Drought-induced mortality of a Bornean tropical rain forest amplified by climate change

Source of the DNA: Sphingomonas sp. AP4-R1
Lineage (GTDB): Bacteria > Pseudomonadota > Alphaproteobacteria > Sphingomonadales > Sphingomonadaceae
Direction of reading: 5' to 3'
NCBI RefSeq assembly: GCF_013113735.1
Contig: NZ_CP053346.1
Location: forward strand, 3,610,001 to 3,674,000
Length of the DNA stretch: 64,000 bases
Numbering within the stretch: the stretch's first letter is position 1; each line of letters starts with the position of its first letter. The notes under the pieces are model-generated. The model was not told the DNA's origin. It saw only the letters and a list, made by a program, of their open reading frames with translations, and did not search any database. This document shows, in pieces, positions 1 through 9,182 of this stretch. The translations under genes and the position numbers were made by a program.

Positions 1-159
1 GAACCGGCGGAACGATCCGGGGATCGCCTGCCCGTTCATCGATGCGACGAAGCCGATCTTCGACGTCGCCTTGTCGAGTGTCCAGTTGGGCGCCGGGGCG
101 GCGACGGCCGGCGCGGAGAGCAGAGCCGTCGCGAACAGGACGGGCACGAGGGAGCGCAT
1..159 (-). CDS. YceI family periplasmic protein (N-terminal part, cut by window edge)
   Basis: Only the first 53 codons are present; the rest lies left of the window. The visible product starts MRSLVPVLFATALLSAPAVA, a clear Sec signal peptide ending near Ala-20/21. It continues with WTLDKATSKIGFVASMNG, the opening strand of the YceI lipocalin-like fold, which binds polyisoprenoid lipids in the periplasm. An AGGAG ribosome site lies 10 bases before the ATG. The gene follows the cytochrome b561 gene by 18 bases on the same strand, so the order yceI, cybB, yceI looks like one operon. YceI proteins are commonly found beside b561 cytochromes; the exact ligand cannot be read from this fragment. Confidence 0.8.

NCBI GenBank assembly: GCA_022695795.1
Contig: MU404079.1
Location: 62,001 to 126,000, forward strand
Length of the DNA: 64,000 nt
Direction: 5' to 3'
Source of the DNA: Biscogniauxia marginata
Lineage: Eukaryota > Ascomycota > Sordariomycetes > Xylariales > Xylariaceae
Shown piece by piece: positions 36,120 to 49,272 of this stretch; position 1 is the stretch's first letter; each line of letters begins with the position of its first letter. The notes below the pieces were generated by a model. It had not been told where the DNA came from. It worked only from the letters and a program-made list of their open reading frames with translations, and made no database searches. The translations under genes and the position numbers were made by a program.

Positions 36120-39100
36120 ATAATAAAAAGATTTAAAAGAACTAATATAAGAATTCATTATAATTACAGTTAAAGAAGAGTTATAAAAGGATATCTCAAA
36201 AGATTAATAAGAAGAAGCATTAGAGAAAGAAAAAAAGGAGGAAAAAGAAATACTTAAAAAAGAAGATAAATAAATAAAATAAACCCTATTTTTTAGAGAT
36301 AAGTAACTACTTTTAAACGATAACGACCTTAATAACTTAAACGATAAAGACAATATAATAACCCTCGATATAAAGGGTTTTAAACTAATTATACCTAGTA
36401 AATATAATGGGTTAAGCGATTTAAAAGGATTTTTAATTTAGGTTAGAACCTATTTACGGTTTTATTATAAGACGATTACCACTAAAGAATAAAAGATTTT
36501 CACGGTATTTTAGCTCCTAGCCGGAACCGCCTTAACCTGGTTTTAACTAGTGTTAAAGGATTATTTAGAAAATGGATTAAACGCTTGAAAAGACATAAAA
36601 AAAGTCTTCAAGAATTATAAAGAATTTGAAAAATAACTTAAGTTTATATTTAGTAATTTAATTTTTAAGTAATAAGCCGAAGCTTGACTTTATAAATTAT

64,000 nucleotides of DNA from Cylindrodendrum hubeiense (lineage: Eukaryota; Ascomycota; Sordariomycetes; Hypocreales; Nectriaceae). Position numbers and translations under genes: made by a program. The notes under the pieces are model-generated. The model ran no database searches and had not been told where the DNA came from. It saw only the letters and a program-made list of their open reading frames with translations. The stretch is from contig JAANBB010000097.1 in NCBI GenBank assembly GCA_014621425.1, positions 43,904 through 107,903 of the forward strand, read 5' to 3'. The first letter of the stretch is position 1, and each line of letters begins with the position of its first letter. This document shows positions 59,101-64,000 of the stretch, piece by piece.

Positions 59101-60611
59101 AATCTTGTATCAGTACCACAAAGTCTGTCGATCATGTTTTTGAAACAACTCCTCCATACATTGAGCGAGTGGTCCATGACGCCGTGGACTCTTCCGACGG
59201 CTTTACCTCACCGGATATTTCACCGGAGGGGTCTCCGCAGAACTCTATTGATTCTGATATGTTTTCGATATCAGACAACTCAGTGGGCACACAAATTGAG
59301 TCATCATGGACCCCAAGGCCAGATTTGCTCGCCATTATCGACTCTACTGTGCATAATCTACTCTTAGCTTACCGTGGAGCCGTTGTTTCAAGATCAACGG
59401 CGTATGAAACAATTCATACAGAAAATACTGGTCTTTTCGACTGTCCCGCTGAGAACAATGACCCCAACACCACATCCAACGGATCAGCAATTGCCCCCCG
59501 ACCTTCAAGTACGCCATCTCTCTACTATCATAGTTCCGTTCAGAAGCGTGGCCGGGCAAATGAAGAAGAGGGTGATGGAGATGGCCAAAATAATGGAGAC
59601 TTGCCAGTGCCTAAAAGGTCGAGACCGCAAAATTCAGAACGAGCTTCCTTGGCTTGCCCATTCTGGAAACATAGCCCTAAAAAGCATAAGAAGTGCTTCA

Drought-related tree mortality at a regional scale causes drastic shifts in carbon and water cycling in Southeast Asian tropical rain forests, where severe droughts are projected to occur more frequently, especially under El Niño conditions. We examine how the mortality of a Bornean tropical rain forest is altered by projected shifts in rainfall, using field measurements, global climate model (GCM) simulation outputs, and an index developed for drought-induced tree mortality (Tree Death Index η ) associated with a stochastic ecohydrological model. All model parameters have clear physical meanings and were obtained by field observations. Rainfall statistics as primary model forcing terms are constructed from long-term rainfall records for the late 20th century, and 14 GCM rainfall projections for the late 21st century. These statistics indicate that there were sporadic severe droughts corresponding with El Niño events, generally occurring in January-March, and that seasonality in rainfall will become more pronounced, e.g., dry (January-March) seasons becoming drier and wet (October-December) seasons becoming wetter. The computed η well reflects high tree mortality under severe drought during the 1997-1998 El Niño event. For the present, model results demonstrate high and low probabilities of mortality in January-March and October-December, respectively, and they predict that the difference in such probabilities will increase in the future. Such high probability of mortality in the dry season is still significantly high, even considering the beneficial effect of increased soil water storage in the wet season (which is projected to increase in the late 21st century). © 2012. American Geophysical Union. All Rights Reserved.
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